For many women, pregnancy feels powerful. After all, you’re making another human. That’s an amazing feat of strength on your body’s part.

Pregnancy can also be delightful and exciting. Your friends and loved ones will shower you with happiness and blessings. You’ll happily dream of the bright future your baby will have.

You may flutter around children stores, picking out clothes, furniture, and all the baby-related things you’ll want and need while you wait to give birth to a tiny, adorable, beautiful poop factory.

But for all of its joyfulness, pregnancy is also difficult and complex. Some women find pregnancy to be very hard.

I can’t take credit for admitting that pregnancy is hard. Susan Magee, author of “The Pregnancy Countdown Book” imparted that revelation. Her book guided me through pregnancy.

Specifically, she wrote, “I’m going to tell you something about pregnancy that I wish someone had told me flat out, straight up, and early on: Pregnancy is wonderful, joyful, and miraculous. But it’s also hard work. Yes, pregnancy is hard work.”

When I was carrying my now 1-year-old son, I experienced what many would call an “easy” first trimester. Even so, during that time I:

  • had tender breasts
  • had a nauseous stomach
  • was irritable
  • felt general malaise

But I didn’t throw up. Nor was I in a lot of pain. I was just constantly cranky.

Everything went downhill during my second trimester, though. I was tired all the time, even if I got eight hours of sleep.

I also peed a lot. I already had an overactive bladder to start with, but during pregnancy, I went running for the bathroom every 10 minutes, if not less. I couldn’t leave the house without using the restroom at least five times, even if nothing came out of me.

The constant need to urinate brought on by pregnancy affected my personal and professional life. For example, I missed out on a workshop I really wanted to attend because I wasn’t able to find a bathroom within the 30 minutes between leaving my apartment and reaching the train station. I ended up turning around and heading back home to avoid disaster.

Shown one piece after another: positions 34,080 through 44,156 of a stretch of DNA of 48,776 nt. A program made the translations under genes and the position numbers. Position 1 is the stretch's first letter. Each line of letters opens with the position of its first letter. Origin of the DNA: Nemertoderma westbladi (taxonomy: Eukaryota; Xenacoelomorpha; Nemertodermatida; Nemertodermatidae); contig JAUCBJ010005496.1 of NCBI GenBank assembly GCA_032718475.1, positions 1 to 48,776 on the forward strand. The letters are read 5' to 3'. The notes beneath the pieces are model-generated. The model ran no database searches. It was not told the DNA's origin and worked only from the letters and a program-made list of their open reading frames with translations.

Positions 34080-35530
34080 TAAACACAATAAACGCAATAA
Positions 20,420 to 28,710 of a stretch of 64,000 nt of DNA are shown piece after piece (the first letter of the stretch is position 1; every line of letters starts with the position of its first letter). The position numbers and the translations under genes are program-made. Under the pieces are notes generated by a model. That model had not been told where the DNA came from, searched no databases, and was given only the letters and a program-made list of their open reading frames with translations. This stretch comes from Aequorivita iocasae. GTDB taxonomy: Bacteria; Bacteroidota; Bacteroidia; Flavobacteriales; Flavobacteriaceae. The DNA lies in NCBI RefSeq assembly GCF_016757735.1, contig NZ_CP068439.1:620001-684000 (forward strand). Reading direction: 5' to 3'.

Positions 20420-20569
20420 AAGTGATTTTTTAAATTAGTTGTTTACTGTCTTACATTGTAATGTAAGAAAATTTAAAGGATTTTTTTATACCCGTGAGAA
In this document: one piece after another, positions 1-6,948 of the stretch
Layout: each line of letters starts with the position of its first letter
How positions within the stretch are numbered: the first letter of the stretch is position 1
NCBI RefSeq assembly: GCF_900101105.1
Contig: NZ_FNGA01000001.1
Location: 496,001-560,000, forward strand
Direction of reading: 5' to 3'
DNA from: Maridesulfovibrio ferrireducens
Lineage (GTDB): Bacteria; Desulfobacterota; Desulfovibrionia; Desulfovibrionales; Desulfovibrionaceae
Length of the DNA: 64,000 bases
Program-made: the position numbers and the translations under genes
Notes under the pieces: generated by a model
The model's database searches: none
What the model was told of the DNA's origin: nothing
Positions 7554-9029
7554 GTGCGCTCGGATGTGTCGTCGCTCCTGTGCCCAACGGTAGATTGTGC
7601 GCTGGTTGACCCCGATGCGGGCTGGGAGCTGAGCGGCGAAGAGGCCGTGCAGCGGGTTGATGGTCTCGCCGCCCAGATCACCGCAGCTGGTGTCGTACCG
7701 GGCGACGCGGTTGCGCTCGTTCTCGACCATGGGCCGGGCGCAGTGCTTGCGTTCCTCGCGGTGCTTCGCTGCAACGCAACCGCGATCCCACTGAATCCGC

It was this close call that caused me to buy incontinence pads to wear while I traveled because I became so worried that I would pee myself in public.

Note: If you were previously healthy, frequent urination during pregnancy shouldn’t impact your personal or professional life. If it does, see your doctor so they can diagnose the problem.

The physical symptoms got worse during my third trimester. My legs hurt every second of the day. I couldn’t walk up the stairs without getting winded and my thighs burning. I had to change up my commute so I could have access to escalators and elevators. This is a common complaint I’ve heard from other mothers and pregnant women.

My body felt more discomfort and more cramps with each inch that my belly grew. If I walked for an extended period of time, I would feel the pain in my legs for days.

Those were just part of the physical changes.

Emotionally, pregnancy threw me into a whirlwind. I cried much more than I normally would. I became increasingly anxious. I worried about:

  • being a bad mother
  • not being able to provide enough security and love
  • working and going to school during those nine months

I became more cautious about what I did and what I said, of the places I would go, and how long I would stay there.

On the flipside, I felt more magical. With each passing day, I became more eager to meet my son. I kept my hands on my belly, always protecting him. I would put my hands on my belly for weeks after giving birth.

There was pep in my slow, lumbering step. And I had a glow, according to my family. I was a bit of a contradiction: As overwhelmed as I felt, I was also happy.

Maybe it was because the journey was ending and I would soon “get my body back,” as they say.

Labor itself was an experience, to say the least. I had awful back spasms and pains for two weeks prior to giving birth. I had to be induced because I missed my due date.

During labor, my son wouldn’t descend, so I had an emergency cesarean delivery. Saying I was scared would be an understatement. I was terrified. The cesarean was my first-ever surgical procedure. And I was afraid of the worst.

Luckily, I gave birth to a healthy, chubby, vibrant baby boy. I thought he sounded like a cat when he first cried in the doctor’s arms. That moment made every single, painful second of pregnancy worth it.

The lesson, really, is that pregnancy is hard. It’s hard in different ways for different people. Some symptoms are universal. You’ll feel physical pain. You might have constipation. You’ll feel discomfort. But how you handle these symptoms will depend on you and your body.

More importantly, don’t be afraid to say pregnancy is hard. It doesn’t make your love for your baby any less present and real. It just means you recognize what your body is experiencing while going through this intense process. And it is an intense process. You don’t have to love it. You could even dislike it. But you shouldn’t feel ashamed for how you feel about it.

Pregnancy is hard work, and it’s OK to admit that.